Kōkiri 20 – Hon Tariana Turia - Column

Published in Kōkiri 20, Mahuru - Whiringa ā Nuku 2010

Whānau Ora represents a significant investment in whānau and I am excited by the interest that this innovative approach has generated in its first few months of implementation.

At its very core Whānau Ora is about empowering whānau to take control of their future. What we want for our whānau is to be self-determining, to be living healthy lifestyles, to be participating fully in society and to be economically secure.

These are aspirations that we hope will translate into real outcomes - outcomes that express the power and potential of our whānau to be the best they can be.

And the potential for our whānau has never been greater than now and one of the most incredible things for me has been the opportunity to witness the level of optimism from people.

I am delighted at the number and calibre of providers who have submitted proposals to deliver Whānau Ora. Te Puni Kōkiri has received 130 proposals from 347 providers wanting to deliver Whānau Ora. Nearly 40 per cent of the expressions of interest are from provider collectives.

I am told that the calibre of the proposals is very high and that an impressive number of provider collectives have submitted strong proposals to work collaboratively to deliver Whānau Ora.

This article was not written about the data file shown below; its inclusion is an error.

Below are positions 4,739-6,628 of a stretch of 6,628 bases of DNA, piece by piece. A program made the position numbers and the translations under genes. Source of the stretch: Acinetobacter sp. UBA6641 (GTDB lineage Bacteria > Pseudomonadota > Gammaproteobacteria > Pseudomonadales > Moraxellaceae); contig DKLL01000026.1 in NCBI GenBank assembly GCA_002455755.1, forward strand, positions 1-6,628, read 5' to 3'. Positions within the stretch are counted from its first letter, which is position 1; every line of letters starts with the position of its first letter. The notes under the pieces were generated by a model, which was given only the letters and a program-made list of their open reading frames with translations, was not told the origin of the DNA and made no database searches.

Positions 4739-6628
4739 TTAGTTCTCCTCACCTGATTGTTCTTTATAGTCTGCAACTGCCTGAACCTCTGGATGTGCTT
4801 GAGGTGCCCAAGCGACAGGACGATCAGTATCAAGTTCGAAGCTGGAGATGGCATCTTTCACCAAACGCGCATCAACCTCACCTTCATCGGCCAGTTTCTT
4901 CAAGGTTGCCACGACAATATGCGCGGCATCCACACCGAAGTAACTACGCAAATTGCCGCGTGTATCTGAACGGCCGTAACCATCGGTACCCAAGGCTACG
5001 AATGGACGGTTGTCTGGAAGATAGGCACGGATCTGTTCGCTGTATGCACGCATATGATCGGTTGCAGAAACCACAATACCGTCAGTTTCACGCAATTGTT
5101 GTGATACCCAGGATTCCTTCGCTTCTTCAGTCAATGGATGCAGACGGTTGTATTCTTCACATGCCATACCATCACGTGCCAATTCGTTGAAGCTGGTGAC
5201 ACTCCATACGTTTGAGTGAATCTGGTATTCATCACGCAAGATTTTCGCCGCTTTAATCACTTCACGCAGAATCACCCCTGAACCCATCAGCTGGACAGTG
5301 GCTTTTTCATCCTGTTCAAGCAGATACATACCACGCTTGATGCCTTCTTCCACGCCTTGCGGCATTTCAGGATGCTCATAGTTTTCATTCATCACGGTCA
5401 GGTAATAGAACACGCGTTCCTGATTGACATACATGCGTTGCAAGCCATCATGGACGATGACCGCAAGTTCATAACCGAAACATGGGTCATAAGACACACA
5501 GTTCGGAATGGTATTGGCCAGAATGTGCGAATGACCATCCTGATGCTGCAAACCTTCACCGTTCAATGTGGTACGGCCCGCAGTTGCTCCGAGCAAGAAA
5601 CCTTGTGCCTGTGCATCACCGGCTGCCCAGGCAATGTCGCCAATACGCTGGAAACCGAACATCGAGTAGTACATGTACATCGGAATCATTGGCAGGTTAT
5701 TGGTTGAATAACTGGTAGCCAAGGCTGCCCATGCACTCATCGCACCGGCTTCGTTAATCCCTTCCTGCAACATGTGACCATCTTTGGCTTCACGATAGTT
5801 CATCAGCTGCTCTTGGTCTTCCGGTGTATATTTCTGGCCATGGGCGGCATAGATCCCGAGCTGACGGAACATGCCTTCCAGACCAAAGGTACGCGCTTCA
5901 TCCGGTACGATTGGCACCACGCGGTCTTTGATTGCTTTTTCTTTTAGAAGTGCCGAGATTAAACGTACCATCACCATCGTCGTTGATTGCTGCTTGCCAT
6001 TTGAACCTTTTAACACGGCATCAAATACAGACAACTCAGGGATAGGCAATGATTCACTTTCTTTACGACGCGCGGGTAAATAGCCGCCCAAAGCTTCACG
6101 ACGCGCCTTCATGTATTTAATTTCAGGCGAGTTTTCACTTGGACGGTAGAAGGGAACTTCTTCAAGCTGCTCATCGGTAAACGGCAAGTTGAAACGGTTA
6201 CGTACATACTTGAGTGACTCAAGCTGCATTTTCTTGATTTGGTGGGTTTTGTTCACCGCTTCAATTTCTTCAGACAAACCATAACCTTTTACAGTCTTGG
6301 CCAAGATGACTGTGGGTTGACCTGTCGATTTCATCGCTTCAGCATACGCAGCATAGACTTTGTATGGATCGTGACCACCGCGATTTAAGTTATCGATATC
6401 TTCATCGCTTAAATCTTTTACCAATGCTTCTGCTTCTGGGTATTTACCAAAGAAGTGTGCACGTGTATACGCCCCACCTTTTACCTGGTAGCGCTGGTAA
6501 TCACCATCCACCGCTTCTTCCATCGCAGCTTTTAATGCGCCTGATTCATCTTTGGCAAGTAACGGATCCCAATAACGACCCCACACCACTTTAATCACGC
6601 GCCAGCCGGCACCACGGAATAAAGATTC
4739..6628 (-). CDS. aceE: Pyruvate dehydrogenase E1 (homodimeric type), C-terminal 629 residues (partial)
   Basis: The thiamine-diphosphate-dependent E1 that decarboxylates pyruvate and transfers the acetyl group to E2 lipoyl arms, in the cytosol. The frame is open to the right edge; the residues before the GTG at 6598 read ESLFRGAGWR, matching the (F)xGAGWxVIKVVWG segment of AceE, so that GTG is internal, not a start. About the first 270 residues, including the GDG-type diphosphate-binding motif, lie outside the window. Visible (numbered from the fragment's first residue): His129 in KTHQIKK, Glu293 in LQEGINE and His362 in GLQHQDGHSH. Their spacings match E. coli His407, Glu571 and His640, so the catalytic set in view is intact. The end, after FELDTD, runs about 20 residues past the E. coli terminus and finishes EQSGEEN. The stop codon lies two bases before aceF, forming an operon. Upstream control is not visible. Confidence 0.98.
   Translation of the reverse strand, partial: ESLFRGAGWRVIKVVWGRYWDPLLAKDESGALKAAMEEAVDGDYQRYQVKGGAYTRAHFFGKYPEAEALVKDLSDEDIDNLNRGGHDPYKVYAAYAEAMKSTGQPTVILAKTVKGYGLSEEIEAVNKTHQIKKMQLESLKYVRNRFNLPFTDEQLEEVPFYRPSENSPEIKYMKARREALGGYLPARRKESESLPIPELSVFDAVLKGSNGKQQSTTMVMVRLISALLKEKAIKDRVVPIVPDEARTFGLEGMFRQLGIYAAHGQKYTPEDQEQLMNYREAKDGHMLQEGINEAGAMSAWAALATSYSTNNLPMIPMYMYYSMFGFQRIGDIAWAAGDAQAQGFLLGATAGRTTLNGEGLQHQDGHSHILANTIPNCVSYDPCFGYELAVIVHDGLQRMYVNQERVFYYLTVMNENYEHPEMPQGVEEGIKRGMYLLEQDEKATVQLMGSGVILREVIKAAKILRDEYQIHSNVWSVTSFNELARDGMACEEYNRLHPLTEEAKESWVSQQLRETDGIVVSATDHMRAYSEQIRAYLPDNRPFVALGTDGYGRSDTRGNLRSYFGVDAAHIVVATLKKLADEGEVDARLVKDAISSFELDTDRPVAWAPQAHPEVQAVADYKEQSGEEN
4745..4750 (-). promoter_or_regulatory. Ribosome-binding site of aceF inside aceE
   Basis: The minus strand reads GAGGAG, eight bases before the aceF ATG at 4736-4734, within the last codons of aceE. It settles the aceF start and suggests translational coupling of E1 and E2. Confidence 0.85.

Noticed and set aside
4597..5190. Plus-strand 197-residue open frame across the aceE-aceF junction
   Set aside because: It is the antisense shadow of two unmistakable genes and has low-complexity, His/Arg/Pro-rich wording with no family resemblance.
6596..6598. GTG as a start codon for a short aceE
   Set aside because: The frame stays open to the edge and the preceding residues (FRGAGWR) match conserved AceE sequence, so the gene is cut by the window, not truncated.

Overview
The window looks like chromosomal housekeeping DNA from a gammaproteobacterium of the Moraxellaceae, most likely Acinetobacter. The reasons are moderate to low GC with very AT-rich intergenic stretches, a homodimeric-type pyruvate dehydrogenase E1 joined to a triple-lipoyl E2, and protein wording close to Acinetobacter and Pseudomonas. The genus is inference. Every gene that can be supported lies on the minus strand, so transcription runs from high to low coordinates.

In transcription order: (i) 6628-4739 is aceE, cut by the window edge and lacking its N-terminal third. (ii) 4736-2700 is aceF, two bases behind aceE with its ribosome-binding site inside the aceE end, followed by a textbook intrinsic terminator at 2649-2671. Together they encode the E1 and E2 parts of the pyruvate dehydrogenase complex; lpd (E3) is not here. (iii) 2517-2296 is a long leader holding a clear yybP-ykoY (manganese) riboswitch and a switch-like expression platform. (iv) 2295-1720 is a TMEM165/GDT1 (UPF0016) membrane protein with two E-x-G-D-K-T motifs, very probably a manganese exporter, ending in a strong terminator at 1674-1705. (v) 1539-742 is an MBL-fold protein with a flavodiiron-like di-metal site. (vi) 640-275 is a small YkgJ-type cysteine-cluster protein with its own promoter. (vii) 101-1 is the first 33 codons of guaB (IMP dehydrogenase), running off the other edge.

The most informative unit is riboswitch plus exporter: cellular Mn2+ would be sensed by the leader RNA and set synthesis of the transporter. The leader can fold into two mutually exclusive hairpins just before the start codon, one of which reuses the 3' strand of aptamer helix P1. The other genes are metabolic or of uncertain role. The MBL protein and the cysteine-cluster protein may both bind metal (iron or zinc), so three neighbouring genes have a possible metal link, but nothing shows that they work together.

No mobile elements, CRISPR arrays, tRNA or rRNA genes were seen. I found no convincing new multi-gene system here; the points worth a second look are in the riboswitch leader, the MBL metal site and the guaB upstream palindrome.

The spirit of cooperation that is being demonstrated to work together in the best interests of whānau is exciting and a great sign for the future of whānau.

I look forward to announcing the selected providers in October.

Shortly afterwards, the Whānau Engagement Innovation and Integration (Weii) Fund will open for applications from whānau engaged with eligible providers including those selected through the EOI process; and other health and social service providers and NGOs like rünanga and hapu organisations, marae committees and whānau trusts - located in regions of high need or where services are lacking.

Administered by Te Puni Kōkiri, the Weii Fund will be available to help our whānau develop whānau plans and implement discrete elements of those plans – so they can move to greater self reliance and self management by strengthening their connections and engagement with each other, with other whānau and the wider community; developing whānau leadership and building whānau knowledge, skills and capabilities.

More information on the WEII Fund will be available in October at www.tpk.govt.nz.

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